Engineering Trouble: Biotechnology and Its Discontents

By Rachel A. Schurman; Dennis Doyle Takahashi Kelso | Go to book overview

9
The Brave New Worlds
of Agricultural Technoscience

Changing Perspectives, Recurrent Themes,
and New Research Directions in Agro-Food Studies

David Goodman

At the turn of the millennium, even casual acquaintance with the media in advanced capitalist economies reveals the palpable unease and mistrust enfolding the nature-society coproductions more conventionally known as agro-food systems. This unease is more acute in Western Europe, where cases of “extreme food events” and the systemic breakdown of food provision, particularly in livestock production, have occurred with disturbing frequency in recent years. A litany of these “extreme food events” would include mad cow disease in Britain and its pandemic translation throughout Western Europe in 2000–2001, episodic yet recurrent food-contamination scares, the Belgian dioxin crisis, and 1999 reports of untreated sewage, septic tank residues, and slaughterhouse effluent being used in several animalfeed-processing plants in France. Nor is food safety the only register of public disquiet, which would give the entirely misleading impression that this mistrust can be rectified by appropriate regulatory measures and better riskmanagement techniques.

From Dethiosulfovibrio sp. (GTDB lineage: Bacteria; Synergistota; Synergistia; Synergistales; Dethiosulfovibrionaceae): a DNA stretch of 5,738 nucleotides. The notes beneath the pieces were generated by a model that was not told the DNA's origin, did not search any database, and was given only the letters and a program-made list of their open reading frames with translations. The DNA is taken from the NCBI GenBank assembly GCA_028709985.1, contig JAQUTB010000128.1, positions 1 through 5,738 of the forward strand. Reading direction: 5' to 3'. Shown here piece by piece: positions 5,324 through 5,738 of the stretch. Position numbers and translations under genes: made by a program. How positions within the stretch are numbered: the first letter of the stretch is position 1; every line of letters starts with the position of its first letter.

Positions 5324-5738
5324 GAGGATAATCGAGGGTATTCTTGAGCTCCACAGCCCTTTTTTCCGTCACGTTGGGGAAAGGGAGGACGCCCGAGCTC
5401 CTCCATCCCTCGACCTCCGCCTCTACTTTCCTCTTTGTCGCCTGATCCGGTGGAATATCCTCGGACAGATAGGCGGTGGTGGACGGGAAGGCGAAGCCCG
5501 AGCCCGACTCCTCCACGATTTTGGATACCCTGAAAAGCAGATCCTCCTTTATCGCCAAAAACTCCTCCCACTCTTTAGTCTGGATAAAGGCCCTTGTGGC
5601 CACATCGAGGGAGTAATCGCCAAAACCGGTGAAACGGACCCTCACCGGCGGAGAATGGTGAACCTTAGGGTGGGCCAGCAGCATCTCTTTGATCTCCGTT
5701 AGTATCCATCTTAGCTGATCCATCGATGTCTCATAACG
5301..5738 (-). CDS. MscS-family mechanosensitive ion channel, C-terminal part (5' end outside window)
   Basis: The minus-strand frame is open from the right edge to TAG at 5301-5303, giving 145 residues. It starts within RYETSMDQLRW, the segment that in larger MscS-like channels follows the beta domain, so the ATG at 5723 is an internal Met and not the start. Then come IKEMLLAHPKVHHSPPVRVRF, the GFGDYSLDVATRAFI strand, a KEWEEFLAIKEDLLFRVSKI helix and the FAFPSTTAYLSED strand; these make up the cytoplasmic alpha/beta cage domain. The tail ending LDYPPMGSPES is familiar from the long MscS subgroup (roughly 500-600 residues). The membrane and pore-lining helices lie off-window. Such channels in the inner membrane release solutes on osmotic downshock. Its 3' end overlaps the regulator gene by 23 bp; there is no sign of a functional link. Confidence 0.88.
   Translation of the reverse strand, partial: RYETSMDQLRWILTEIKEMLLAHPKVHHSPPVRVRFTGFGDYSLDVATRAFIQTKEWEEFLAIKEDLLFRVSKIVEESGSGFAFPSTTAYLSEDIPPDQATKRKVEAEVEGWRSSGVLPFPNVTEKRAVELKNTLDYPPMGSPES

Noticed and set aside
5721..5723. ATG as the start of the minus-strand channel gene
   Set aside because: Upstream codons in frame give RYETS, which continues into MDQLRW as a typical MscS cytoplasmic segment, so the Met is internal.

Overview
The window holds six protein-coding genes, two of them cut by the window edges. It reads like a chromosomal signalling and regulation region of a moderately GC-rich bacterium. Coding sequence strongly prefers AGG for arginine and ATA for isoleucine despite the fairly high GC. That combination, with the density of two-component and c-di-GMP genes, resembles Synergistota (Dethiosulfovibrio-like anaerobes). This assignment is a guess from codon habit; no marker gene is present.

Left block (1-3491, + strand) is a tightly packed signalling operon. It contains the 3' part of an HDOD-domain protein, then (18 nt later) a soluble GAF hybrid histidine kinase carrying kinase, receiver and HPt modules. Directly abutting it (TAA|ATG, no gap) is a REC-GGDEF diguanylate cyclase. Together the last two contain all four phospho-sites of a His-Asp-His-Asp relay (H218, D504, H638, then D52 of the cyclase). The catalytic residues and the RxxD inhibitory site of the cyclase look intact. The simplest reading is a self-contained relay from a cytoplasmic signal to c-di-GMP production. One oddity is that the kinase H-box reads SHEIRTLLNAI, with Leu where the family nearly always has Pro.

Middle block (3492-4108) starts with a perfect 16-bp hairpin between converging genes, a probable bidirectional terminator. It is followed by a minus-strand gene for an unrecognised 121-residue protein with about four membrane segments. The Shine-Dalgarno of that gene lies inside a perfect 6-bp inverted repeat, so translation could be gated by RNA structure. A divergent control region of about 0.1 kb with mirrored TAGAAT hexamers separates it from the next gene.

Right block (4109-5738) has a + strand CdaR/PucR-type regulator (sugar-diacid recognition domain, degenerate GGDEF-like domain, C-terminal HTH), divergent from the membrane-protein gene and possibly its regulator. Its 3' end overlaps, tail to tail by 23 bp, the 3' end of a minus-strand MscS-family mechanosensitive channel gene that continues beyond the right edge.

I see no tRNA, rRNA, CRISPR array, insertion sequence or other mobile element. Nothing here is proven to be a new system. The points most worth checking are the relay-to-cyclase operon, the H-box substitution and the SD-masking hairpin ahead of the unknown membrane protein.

Mistrust of industrial food-provisioning, at least in Western Europe, also reflects ethical opposition to the environmental harms wrought by industrial agriculture and intensive-confinement livestock practices, and fears that the centralizing and homogenizing forces of agro-food globalization are threatening the material and symbolic content of foodways, which are potent bearers of cultural identity. To adapt Jean Brillat-Savarin's aphorism, there is unease about what we eat, how we produce it, and what it means for what we are and might become. More than ever, food is a signifier for political, social, and cultural struggles over the metabolic reciprocities between nature and society, which are the material and discursive metrics of everyday life. As Daniel Miller (1995) and others have realized, personal choices about food can give voice to socioecological commitments whose cumula

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